# 14. Heat engines, entropy, and free energy#

## 14.1. Thermodynamic processes#

### 14.1.1. Quasi-static processes#

If you put an ideal gas (or any other gas for that matter) in a closed, insulated container, and leave it alone long enough, it will eventually reach thermodynamic equilibrium. If you then slowly heat or compress the gas, its temperature and/or pressure will change, putting it in a different equilibrium (there is no such thing as ‘the’ thermodynamic equilibrium). As long as your meddling is done slow enough, the system will essentially be in equilibrium in each of the intermediate states as well. Such a process, in which you take the system from one equilibrium to another, through a series of intermediate equilibria, is called a *quasi-static process*. Quasi-static processes are reversible: you could simply retrace your steps and end up back where you started. Naturally, there are also irreversible processes, which are essentially all processes which are not quasi-static - for example, you could compress your gas very quickly, or remove the insulation and drop your container in a cold fluid. Such a sudden, irreversible change is often referred to as a *quench* of your system.

In this section, we’ll consider some common quasi-static processes, focusing on the simplest possible example, the ideal gas, to illustrate the basic ideas. As we’ve seen already, the state of an ideal gas is completely determined by four variables: its pressure \(p\), temperature \(T\), volume \(V\), and number of molecules \(N\) (or equivalently, the number of moles of gas \(n\)). These four are related by the ideal gas law (13.17), which means that only three are independent. For our examples, we’ll take a fixed amount of gas, so we are left with two independent variables, because the ideal gas law tells us that \(pV/T = \mathrm{constant}\). For illustrative purposes, we’ll describe our processes using a \(pV\)-diagram, plotting the pressure as a function of the volume. One immediate advantage is that the work done by the gas (equation (13.1)) is then simply the area under the graph representing the process; of course, the work done *on* the gas (which is what we’ll typically want to know) is again minus this number.

We’ll calculate both the work done on the gas, and the heat flow into or out of the gas in each of the processes described below. Combined, they give the change of the internal energy of the gas, as expressed in the first law of thermodynamics (equation (13.3)): \(\Delta U = Q + W\). By definition, for an ideal gas there are no interactions between the particles, so there are no forces between the particles, and thus there is no potential energy associated with each particle. Consequently, the only form of energy present in an ideal gas is the kinetic energy of the particles - so the total energy can *only* depend on this kinetic energy, which is to say, on the temperature. You can find a mathematical proof of this statement in Section 14.7, where we also extend it to another, somewhat more realistic model, the van der Waals gas.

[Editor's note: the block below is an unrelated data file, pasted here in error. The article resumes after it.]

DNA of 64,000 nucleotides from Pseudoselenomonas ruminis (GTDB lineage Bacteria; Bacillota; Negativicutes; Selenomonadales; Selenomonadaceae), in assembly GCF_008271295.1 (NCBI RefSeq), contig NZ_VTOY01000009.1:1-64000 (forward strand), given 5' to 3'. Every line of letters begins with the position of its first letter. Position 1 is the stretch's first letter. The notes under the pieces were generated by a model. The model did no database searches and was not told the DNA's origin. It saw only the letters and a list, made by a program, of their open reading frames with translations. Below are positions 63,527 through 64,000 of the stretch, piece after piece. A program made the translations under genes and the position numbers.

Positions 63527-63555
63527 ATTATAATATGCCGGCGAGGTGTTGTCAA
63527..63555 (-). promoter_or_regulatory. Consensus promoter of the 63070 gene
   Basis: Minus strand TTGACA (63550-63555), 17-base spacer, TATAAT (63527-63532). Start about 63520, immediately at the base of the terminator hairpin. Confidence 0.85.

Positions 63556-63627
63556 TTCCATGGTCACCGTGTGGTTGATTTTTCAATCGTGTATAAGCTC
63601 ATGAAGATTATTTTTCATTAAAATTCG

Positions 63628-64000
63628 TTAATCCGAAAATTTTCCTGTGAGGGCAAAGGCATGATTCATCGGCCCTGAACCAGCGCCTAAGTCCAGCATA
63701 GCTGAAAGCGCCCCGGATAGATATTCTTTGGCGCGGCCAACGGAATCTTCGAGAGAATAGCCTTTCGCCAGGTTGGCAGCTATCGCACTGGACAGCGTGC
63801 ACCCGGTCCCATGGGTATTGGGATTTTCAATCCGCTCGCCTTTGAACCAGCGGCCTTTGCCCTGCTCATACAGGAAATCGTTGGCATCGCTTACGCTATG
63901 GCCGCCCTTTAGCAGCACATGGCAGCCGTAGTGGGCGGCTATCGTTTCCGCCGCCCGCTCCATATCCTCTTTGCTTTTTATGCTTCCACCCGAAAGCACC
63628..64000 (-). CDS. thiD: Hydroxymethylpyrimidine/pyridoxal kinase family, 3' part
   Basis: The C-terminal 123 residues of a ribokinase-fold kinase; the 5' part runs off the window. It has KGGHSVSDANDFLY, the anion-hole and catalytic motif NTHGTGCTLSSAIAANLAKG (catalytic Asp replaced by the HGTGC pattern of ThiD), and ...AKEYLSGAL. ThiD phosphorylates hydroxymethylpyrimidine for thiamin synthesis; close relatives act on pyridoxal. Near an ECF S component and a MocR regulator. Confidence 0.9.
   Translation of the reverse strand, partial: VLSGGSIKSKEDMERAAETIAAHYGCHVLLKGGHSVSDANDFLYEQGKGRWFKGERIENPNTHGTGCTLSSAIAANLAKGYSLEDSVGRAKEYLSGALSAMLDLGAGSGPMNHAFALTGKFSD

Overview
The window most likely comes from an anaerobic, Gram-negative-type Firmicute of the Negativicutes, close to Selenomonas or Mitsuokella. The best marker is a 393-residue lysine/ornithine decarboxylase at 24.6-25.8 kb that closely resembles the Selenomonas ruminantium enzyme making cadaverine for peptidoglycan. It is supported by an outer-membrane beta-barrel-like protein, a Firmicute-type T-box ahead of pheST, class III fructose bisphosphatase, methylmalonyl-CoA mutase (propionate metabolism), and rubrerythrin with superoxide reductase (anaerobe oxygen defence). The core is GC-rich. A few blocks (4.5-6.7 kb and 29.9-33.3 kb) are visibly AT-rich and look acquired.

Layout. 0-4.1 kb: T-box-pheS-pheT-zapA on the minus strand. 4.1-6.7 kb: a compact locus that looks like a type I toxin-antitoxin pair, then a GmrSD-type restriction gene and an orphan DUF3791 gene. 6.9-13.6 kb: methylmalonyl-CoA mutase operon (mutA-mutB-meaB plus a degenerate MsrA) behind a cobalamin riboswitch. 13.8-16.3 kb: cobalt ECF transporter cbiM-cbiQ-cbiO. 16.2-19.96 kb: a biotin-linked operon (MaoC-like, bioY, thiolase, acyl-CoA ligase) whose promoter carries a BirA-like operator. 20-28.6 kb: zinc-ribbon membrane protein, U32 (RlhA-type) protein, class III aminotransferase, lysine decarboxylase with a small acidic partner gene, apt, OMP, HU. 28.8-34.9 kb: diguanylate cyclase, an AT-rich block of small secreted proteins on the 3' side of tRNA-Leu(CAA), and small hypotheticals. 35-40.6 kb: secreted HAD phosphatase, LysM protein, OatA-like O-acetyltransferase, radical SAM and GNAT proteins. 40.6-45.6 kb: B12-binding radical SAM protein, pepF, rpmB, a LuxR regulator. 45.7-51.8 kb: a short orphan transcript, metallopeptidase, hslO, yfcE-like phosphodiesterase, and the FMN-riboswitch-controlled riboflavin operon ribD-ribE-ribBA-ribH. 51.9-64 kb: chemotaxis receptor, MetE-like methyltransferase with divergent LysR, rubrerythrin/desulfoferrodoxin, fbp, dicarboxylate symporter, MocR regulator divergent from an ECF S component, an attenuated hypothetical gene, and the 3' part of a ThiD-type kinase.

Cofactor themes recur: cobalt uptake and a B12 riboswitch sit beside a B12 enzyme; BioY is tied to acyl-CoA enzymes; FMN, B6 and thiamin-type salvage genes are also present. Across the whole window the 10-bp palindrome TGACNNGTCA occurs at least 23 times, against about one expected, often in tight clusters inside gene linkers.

### 14.1.2. Isothermal processes#

An *isothermal* process is one in which the temperature is kept constant. The associated line in the \(pV\)-diagram is known as an isotherm (Fig. 14.1a). For an isothermal process of an ideal gas, we can express the pressure as a function of the volume as \(p(V) = n R T / V\). Because we only vary the volume \(V\), all isotherms are hyperbola. Calculating the amount of work done on a gas that expands isothermally is also easy:

What about the heat flow during an isothermal process? This is the first point at which we benefit greatly from the observation in the last section that the internal energy of an ideal gas depends only on its temperature; so for an isothermal processes, in which the temperature does not change, the internal energy is constant (and hence \(\Delta U = 0\)). Therefore, for an isothermal process, \(Q = - W = nRT \log(V_2 / V_1)\).

### 14.1.3. Isovolumetric process#

An *isovolumetric* (or *isochoric*) process is one in which we keep the volume constant. The associated line in a \(pV\) diagram (Fig. 14.1b) is vertical, and we immediately see that in such a process no work is done on the gas. Because the pressure changes in an isovolumetric process, the temperature must change also, if we want to keep our process quasi-static. In an isovolumetric process the internal energy does therefore change, and because there is no work done on the gas, the change in internal energy equals the heat flow: \(\Delta U = Q\). We’ve encountered these processes before in Section 13.3, where we defined the proportionality factor relating the heat flow and the temperature at constant volume as the heat capacity \(C_V\) (equation (13.7)A). For an ideal gas, it is convenient to work instead with the (molar) specific heat at constant volume^{[1]}, defined as

which gives:

Equation (14.3) also gives us the change in the internal energy in an isovolumetric processes. Because the internal energy of an ideal gas depends only on the temperature^{[2]}, the same expression holds for *any* process involving a change in temperature in an ideal gas:

### 14.1.4. Isobaric process#

An *isobaric* process is one in which we keep the pressure constant. The associated line in a \(pV\) diagram (Fig. 14.1c) is horizontal, and again determining the amount of work done is easy: